A new study claims to have found an explanation for dark matter, but relies on the discovery of a particle which leads to another dimension
In the latest chapter in The End of the World As We Know It (2020-present), scientists have proposed the existence of a particle that can act as a portal to a fifth dimension.
The sci-fi hypothesis was published in a new study in The European Physical Journal C. It suggests that the particle can provide an explanation for dark matter, which has never been observed directly but is thought to account for most of the universe’s mass. Researchers say particles can travel across the whole universe, including to the fifth dimension.
Scientists have been questioning our universe’s known four dimensions for years. These are: three of space (up and down, left and right, back and forth – AKA 3D) and one of time. This extensive research has produced 5D equations, which, according to VICE, “express the implications an extra dimension would have on the universe, and reality itself”.
Speaking to VICE, the study’s authors – Adrian Carmona, Javier Castellano Ruiz, Matthias Neubert – said their original intention was to “explain the possible origin of fermion (particle) masses in theories with a warped extra dimension”.
While researching the 5D equations in relation to fermion particle masses, the scientists sketched out a new scalar (a physical quantity that is completely described by its magnitude) associated with the fermion, which they claim is similar to the Higgs field and Higgs boson particle.
“We found that the new scalar field had an interesting, non-trivial behaviour along the extra dimension,” the researchers told VICE. “If this heavy particle exists, it would necessarily connect the visible matter that we know and that we have studied in detail with the constituents of dark matter, assuming the dark matter is composed out of fundamental fermions, which live in the extra dimension.”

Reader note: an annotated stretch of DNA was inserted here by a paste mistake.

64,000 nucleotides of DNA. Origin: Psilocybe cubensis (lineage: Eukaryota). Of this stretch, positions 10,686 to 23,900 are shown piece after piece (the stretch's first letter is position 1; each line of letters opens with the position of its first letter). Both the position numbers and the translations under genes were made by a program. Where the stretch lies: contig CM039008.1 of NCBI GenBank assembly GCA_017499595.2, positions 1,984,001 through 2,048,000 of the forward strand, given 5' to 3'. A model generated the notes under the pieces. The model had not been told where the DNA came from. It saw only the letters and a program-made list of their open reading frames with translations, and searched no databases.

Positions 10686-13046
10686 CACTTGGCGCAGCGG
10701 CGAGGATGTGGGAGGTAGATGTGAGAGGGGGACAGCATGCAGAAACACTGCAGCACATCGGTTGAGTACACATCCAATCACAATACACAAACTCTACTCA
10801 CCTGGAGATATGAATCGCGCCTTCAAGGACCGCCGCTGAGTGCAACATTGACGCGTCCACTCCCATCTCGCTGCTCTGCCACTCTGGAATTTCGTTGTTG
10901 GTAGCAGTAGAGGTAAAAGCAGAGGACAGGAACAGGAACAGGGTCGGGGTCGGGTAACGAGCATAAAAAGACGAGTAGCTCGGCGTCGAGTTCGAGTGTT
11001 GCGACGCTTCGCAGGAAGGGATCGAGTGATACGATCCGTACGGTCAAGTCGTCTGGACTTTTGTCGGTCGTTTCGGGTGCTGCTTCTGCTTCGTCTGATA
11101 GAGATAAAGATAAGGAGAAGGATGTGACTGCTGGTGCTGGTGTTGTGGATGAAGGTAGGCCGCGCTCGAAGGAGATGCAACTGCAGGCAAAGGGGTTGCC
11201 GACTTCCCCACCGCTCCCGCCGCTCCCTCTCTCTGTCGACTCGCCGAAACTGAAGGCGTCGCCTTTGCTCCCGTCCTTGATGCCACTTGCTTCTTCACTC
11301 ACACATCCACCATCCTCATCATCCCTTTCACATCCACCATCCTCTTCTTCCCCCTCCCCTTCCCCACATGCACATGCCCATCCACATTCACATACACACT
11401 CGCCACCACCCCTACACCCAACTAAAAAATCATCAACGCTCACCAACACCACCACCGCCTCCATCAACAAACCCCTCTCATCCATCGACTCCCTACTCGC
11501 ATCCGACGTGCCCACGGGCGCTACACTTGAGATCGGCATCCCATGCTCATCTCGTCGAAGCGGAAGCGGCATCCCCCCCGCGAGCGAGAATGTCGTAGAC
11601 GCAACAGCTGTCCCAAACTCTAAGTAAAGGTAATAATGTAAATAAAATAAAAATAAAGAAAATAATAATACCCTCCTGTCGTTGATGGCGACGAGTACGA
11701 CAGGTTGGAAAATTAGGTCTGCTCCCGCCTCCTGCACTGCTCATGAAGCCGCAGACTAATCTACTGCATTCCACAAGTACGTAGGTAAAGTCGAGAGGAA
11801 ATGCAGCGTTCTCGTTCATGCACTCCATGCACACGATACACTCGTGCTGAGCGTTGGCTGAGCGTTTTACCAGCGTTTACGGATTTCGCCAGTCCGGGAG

The authors described the particle as “a possible new messenger to the dark sector”.
However, hypothesising the particle is the easy bit (kind of). Now, the scientists need to actually look for it. To put it into context: the Nobel Prize-winning discovery of the Higgs boson wasn’t until 2012, despite being first proposed in 1964. The Higgs boson was spotted by the Large Hadron Collider (LHC), the world’s largest and most powerful particle accelerator. It wouldn’t, however, be large nor powerful enough to find this new particle, which is too heavy for current colliders.
Still, the researchers are hopeful that the particle could be detected more indirectly. They told VICE: “This new particle could play an important role in the cosmological history of the universe, and might produce gravitational waves that can be searched for with future gravitational-wave detectors.”